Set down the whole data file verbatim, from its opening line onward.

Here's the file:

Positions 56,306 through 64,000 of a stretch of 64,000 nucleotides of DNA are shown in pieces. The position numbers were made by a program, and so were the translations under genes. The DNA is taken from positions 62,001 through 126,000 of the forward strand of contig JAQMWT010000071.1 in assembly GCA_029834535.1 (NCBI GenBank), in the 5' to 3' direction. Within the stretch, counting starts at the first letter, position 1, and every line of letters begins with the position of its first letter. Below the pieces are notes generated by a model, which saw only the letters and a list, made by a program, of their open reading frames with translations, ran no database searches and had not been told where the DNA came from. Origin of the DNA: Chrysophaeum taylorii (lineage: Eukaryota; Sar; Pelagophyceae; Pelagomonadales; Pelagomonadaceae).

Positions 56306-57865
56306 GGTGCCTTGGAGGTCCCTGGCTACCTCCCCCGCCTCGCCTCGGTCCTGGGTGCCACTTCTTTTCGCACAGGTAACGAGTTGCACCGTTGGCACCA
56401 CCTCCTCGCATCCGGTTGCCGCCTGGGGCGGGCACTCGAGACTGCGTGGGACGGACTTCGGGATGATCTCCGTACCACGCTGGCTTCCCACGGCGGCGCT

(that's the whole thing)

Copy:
Positions 56,306 through 64,000 of a stretch of 64,000 nucleotides of DNA are shown in pieces. The position numbers were made by a program, and so were the translations under genes. The DNA is taken from positions 62,001 through 126,000 of the forward strand of contig JAQMWT010000071.1 in assembly GCA_029834535.1 (NCBI GenBank), in the 5' to 3' direction. Within the stretch, counting starts at the first letter, position 1, and every line of letters begins with the position of its first letter. Below the pieces are notes generated by a model, which saw only the letters and a list, made by a program, of their open reading frames with translations, ran no database searches and had not been told where the DNA came from. Origin of the DNA: Chrysophaeum taylorii (lineage: Eukaryota; Sar; Pelagophyceae; Pelagomonadales; Pelagomonadaceae).

Positions 56306-57865
56306 GGTGCCTTGGAGGTCCCTGGCTACCTCCCCCGCCTCGCCTCGGTCCTGGGTGCCACTTCTTTTCGCACAGGTAACGAGTTGCACCGTTGGCACCA
56401 CCTCCTCGCATCCGGTTGCCGCCTGGGGCGGGCACTCGAGACTGCGTGGGACGGACTTCGGGATGATCTCCGTACCACGCTGGCTTCCCACGGCGGCGCT